Also, if you’re so freakin’ concerned about outing covert agents and the CIA-backed companies affiliated with them, you should be infuriated at the Plame scandal. If not for Plame, but for Brewster Jennings – her front company involved in spying against the Iranian nuclear weapons program.

    Kind of germaine these days, no?

    Fact is, you really don’t care. All you care about is the liberal media. You don’t give a whit about anything else.

    You know, getting laid every now and then can take the edge off. Try it some time.

    Rusty (fdd948)

  84. awwww widdle Wusty doesn’t like being revealed as ignorant and obtuse.. don’t cry little fellah, you’ll survive, and maybe one day you’ll develop some common sense too! Typical reaction though, when clearly proven wrong by the most simple logic, you bring all sorts of other issues in (once again) to try and distract from the issue at hand, and then add personal insults and utterly unfounded stereotypes on top of it. Pathetic, and completely transparent. You have only served to illustrate what a bigoted and ignorant ass you are.

    Gotta love the ‘case closed’ bit too – really made me laugh, thanks. :)

    demonsurfer (a11b4a)

  85. Cant you just smell how bad the SMEEL A TIMES stinks i mean its amercas PRAVDA its the west coats NYTs

    krazy kagu (2f4b46)

  86. […] While the Leftards are spending night and day hyping the Scooter Libby non-outing of a non-covert non-agent as if it was the worst and most despicable act of treason since Benedict Arnold, the L.A. Slimebucket is nonchalantly outing three real covert agents. […]

    Anti-Idiotarian Rottweiler » Blog Archive » L.A. Times Outs ACTUAL Covert CIA Agents (f6e59f)

  87. Still can’t answer the questions, eh Demonsurfer? I guess you figured with such a cool handle and throwing out the word “logic” fifty times would be enough to intimidate anyone from questioning you.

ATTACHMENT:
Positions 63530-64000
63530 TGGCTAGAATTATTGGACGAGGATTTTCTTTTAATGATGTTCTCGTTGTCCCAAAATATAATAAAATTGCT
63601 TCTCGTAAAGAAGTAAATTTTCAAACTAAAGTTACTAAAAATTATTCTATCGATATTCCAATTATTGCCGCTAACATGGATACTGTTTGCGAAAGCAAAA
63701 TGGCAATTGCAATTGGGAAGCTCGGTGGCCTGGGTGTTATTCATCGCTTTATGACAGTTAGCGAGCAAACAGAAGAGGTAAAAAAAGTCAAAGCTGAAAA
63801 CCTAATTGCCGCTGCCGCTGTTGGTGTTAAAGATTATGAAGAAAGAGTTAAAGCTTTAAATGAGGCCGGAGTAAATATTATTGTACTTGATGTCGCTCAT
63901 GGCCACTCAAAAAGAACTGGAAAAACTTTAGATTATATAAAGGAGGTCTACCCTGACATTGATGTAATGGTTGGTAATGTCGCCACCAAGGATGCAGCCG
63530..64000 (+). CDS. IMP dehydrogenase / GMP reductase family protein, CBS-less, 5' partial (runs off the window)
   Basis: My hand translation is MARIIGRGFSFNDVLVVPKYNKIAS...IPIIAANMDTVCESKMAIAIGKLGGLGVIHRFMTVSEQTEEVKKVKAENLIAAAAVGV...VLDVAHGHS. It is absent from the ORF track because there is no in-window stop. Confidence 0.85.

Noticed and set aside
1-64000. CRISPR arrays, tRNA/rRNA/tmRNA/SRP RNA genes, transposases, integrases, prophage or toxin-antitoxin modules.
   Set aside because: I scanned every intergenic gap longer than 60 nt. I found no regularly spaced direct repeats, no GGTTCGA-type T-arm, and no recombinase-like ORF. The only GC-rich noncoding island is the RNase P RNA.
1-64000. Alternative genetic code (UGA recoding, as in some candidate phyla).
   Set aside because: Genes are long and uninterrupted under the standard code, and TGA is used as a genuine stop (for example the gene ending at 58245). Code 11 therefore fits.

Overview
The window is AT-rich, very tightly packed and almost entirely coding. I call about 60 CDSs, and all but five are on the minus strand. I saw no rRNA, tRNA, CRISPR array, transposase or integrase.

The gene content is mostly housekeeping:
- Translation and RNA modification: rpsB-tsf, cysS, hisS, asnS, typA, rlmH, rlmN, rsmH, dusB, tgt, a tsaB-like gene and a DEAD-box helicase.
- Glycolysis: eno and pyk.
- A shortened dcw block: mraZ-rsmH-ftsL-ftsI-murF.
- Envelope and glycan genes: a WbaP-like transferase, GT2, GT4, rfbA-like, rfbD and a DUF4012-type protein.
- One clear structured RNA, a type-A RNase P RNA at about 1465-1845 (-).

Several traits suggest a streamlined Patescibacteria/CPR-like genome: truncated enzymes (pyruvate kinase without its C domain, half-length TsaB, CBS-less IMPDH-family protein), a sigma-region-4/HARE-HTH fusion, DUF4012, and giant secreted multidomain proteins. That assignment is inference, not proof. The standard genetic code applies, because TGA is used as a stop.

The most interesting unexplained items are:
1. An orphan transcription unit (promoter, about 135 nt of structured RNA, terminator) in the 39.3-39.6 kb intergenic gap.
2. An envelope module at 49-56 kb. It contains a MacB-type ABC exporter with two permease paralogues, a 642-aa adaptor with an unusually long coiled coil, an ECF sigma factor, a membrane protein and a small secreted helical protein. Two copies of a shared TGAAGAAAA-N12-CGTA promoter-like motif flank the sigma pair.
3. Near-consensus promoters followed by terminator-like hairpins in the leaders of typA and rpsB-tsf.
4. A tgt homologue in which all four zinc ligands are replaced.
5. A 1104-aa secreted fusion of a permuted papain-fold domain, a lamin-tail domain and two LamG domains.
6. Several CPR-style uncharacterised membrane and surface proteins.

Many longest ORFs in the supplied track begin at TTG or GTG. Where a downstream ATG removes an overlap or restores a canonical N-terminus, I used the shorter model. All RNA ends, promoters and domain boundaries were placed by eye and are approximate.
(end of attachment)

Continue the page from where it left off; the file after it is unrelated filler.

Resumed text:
Listen up: I’m not your beehive-wearing mother. I don’t quiver every time you shout. And I don’t yell at you for getting crumbs all over the floor.

    If you get out of the basement, away from the mold and artificial ligt, and into the real world, you’ll see this is nothing but a mountain out of a mole hill.

    Seriously, you’re comparing this to publishing the full legal name of a covert CIA agent? You’re such a dumb tool it’s funny.

    No wonder you don’t have a real job. Unless tossing Patterico’s salad actually pays.

    Rusty (fdd948)

  88. Let me get this right – with no information whatsoever, you have the remarkable ability to conclude I live in a basement, don’t have a real job, have a mother who wears a beehive, drop crumbs on the floor, wear dorito-stained flannel pajamas and never get laid. All that, yet SOMEHOW you find it impossible to believe that the identity of an individual could not be discovered given the information that the individual (to use just one of the cases) lives in a house that backs onto a private golf course in a named small town of only 13,000 residents, is aged 46, drives a Ford Explorer and has a 17-foot aluminum fishing boat and is a certified flight instructor. The reason I didn’t answer your questions is that it seemed pretty damned obvious how easy it would be to obtain this individual’s identity.. I guess, in your case, I overestimated your intelligence, which completely surprises me.

    demonsurfer (a11b4a)

  89. the “certified flight instructor” bit is a little too much info to put out there. IMO… put that info all together and I bet it would take very little time to find out who this person is. Horrible.

    G (722480)

  90. Demonsurfer – well, first, I’d have to find a town with the exact population of 13,000 (unless the reporter was rounding, in which case my search just got harder). Then, I have to drive around and find the golf course community(s). Then, I have to find all the houses that back to the course in some way. Then, I have to peek in the garage and find a Ford Explorer (of course, if there are two or more, I’m SOL). Then, hope that the boat is parked out back, instead of at the lake.